Hotel and restaurant group discusses Sunday liquor sales
By Samantha Lyles, Staff Writer, email@example.com
The Darlington County Hospitality Association held its first meeting March 17 at the Greater Hartsville Chamber of Commerce, and representatives from four local hotels and one prospective restaurant traded ideas for ways to increase business in the county’s hospitality industry.
Jessica Cohen, Darlington County Tourism director, opened the meeting with a demonstration of a local tourism app currently under development. Cohen said the app would serve as a flexible, portable, and always up-to-date visitor’s guide with listings of restaurants, accommodations, and activities, all tied into GPS for the traveler’s convenience.
Cohen said the app would also help keep local businesses in the loop for potential surges in customer volume, like when a pageant ends at 9 pm and the town is suddenly flooded with teen beauty queens and their families looking for someplace to have a late dinner.
“If you don’t know there’s an influx of people coming into town, you can’t adjust and you can’t make money,” said Cohen.
Cohen also brought up a shared interest among restaurateurs, namely the legalization of Sunday alcohol sales in bars and eateries, currently prohibited under South Carolina’s Blue Laws.
Though attendance at this first meeting was sparse, one hotelier – Kanti Patel, general manager of the Fairfield Inn – pointed out that even a small group working as a team could exert influence on Blue Law legislation, especially if the hospitality council ties in with larger advocacy groups.
“A Darlington County Hotel and Restaurant Association could combine with the state Hospitality Association, which will tie in with the American Hotel and Lodging Association,” said Patel, noting that AH&LA is a powerful accommodations and hospitality lobbying organization.
Quinetta Buterbaugh, president of the Greater Hartsville Chamber of Commerce, wondered if those groups would come and lobby on the association’s behalf if it wanted to pursue a Sunday alcohol sales initiative, and Patel confirmed that they would.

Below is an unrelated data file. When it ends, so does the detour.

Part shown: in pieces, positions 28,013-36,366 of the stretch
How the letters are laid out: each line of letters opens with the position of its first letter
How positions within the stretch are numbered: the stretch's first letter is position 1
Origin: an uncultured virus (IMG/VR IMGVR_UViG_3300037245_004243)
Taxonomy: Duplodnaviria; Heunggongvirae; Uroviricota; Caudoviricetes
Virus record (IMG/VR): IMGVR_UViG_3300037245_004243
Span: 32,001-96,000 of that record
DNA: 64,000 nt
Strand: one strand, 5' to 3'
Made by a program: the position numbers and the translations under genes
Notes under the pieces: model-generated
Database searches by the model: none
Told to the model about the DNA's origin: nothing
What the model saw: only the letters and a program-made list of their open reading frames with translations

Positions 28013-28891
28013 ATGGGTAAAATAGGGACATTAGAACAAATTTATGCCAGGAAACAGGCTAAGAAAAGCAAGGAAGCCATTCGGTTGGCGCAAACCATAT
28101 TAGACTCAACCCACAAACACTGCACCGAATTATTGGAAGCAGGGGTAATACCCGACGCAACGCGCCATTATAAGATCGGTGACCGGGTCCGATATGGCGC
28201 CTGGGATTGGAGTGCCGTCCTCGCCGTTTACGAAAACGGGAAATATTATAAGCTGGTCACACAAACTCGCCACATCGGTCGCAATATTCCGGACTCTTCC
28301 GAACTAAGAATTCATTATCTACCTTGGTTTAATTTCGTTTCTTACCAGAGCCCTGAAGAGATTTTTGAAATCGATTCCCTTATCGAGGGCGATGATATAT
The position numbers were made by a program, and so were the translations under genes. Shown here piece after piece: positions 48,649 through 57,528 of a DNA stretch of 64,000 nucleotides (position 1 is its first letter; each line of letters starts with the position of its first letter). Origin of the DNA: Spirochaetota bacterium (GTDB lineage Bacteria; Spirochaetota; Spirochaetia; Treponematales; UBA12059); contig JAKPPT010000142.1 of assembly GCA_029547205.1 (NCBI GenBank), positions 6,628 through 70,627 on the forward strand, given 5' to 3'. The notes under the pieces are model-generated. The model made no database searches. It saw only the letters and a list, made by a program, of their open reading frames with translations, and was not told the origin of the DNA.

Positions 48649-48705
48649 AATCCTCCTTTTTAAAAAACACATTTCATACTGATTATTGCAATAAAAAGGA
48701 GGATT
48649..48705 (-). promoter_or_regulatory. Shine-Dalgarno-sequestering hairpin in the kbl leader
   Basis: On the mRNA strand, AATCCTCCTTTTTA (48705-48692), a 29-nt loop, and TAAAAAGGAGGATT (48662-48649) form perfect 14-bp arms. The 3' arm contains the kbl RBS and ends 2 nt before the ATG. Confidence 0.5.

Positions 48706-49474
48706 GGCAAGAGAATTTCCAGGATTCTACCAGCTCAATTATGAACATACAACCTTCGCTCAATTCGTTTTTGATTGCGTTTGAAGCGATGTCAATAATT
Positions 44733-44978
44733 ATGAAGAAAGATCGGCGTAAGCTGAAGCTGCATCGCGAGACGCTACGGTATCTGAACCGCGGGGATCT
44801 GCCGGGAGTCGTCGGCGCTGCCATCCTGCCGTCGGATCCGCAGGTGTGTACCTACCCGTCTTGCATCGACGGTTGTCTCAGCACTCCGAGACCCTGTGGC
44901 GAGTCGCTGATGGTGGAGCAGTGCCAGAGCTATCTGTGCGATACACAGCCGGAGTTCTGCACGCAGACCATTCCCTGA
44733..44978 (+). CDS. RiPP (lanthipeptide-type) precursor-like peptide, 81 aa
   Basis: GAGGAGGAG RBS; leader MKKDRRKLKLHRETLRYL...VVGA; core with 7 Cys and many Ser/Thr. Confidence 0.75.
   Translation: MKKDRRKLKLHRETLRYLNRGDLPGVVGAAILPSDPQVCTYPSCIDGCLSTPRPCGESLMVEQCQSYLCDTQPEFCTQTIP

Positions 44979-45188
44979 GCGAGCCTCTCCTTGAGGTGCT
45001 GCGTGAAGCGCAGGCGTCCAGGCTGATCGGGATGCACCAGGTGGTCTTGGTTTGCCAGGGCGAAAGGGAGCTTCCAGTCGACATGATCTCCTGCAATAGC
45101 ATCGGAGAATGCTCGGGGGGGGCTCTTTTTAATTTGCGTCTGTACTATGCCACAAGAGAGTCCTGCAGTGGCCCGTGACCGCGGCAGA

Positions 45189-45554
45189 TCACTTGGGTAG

Both Patel and Buterbaugh agreed that the wisest course of action would be to pursue legalization at the municipal level first, taking the issue to City Councils rather than trying for a countywide change.
All present seemed to agree that being unable to offer a mixed drink or beer on Sundays had caused consternation among guests and customers, and many of those visitors took their business to Florence as a result.
“Sunday there is nothing open for them, and we are losing income from year to year,” said Patel.
Though Buterbaugh noted that the Hartsville Chamber of Commerce could not officially take a pro or con position on the issue, she suggested that if the association is serious about pursuing Sunday sales, it needs to get the issue on the November voting slate as a public referendum, or the matter will be tabled for another year.
Cohen floated the idea of a Darlington County Restaurant Week where local eateries stage special promotions, try new menu items, and experiment with ways to drum up business.
Patel added a proposal for an ethnic-themed event, an “international festival” with cultural events and cuisines from various countries.
Also in attendance at this meeting were reps from Hampton Inn, Landmark Inn, Mantissa Hotel, and Sweet Jane’s restaurant, which should open this summer on the Darlington Public Square.
The Darlington County Hospitality Association will meet again April 1 at 8 a.m. at the Fairfield Inn in Hartsville. Breakfast will be served, and representatives of all local restaurants and hotels are invited to attend.